Eucharistic Readings for Saint Matthias; February 24
“Then they prayed and said, ‘Lord, you know everyone’s heart. Show us which one of these two you have chosen to take the place in this ministry and apostleship from which Judas turned aside to go to his own place.’ And they cast lots for them, and the lot fell on Matthias; and he was added to the eleven apostles.” (Acts 1: 24 to 26)
I ponder much about this Gospel account and our Church response to it. First of all The Gospel gives us twelve Apostles, perhaps only to represent the twelve tribes of Israel. However, in recorded calling from scripture we only have Jesus to invite maybe seven to be Apostles: Simon and Andrew (Matthew 4:18 – 20); John and James (Matthew 4: 21 – 22); Matthew (AKA Levi) (Matthew 9:9); Philip (John 1:43); and Nathaniel (John 1: 50 – 51). There is also one who rejected Jesus’ call: the Rich young man: Mark 10:21 -22. Too bad, we could have had his name as an apostle. To all those who accepted his invitation to “follow me,” we have these five or seven depending on how we interpret the translation.
So Matthias (among others) were added to the eleven to make it twelve, even though twelve was assumed. But even in the selection of Matthias it might have been a premature move on the part of Peter. God will select Paul later to be an Apostle. Perhaps it is God’s will that Paul fills the vacant spot.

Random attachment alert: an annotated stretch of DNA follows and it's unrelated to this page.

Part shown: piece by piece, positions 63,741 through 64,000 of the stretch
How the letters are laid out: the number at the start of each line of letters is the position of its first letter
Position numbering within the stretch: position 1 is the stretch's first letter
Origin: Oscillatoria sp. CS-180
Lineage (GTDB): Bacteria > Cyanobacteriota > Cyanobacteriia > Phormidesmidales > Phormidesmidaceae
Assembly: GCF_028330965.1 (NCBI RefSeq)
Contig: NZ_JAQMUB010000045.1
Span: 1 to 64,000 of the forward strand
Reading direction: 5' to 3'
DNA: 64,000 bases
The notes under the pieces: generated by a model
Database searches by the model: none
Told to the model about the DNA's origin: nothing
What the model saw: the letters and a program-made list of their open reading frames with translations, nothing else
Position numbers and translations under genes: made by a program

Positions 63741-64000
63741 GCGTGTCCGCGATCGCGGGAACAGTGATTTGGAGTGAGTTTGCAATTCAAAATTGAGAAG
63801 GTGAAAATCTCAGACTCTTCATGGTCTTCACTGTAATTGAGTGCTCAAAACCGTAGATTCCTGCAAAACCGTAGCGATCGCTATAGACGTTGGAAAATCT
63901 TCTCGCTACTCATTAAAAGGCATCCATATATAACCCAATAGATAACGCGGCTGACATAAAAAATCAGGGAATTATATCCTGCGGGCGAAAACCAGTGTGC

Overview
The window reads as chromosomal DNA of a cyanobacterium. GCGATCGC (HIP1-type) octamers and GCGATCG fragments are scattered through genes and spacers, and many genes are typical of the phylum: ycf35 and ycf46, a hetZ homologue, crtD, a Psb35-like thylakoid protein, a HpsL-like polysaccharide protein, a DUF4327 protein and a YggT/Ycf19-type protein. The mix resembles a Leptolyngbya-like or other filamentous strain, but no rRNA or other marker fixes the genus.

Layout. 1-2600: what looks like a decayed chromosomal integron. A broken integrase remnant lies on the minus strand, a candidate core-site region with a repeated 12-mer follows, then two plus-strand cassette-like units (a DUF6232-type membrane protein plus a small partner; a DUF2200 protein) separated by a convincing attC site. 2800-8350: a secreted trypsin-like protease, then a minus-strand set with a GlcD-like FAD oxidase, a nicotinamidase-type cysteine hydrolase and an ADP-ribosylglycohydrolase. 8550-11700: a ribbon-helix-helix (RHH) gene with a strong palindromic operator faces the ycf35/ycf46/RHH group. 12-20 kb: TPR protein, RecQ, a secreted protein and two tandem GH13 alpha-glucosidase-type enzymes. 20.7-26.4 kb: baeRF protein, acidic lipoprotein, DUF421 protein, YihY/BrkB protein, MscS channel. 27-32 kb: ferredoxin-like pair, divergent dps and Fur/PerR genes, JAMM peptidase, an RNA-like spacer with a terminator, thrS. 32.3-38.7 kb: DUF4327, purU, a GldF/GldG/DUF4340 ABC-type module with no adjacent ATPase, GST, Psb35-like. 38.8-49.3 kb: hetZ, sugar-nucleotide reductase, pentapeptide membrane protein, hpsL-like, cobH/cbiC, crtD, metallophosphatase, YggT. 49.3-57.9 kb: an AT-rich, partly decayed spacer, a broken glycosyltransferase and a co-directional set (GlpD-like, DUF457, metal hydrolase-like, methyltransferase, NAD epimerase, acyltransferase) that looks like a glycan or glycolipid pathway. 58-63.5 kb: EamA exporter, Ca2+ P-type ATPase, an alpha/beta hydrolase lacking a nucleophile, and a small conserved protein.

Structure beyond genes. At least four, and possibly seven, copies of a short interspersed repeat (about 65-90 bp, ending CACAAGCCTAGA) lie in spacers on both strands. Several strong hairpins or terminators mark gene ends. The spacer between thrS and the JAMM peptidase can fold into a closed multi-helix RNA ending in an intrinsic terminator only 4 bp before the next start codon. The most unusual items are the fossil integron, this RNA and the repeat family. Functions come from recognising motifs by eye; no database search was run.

I like to ponder these things because no one, not even the original Apostles knew the actual mind of God. And even among the apostles, Simon Peter, John and James seem to be the chosen three who went with Jesus in the deepest sense of his work: the healing of Jairus’ daughter (Luke 8:51), the Transfiguration (Matthew 17:1): and his passion prayer on the night he was arrested (Matthew 26:37). Maybe we should not get too caught up in the numbers game. The calling of Matthias was more the Church calling than Jesus calling although we fully recognize Matthias as a full disciple of Christ as we who are believers should be. To be a disciple is to be a student of Christ. Like faithful Mathias, we too don’t have to have a detailed history of teachings and miracles. We just need to follow Christ and do what He tells us.
As we listen to what the Spirit is saying to us, let us live to love, to serve, and to teach, while pondering anew what the Almighty can do. John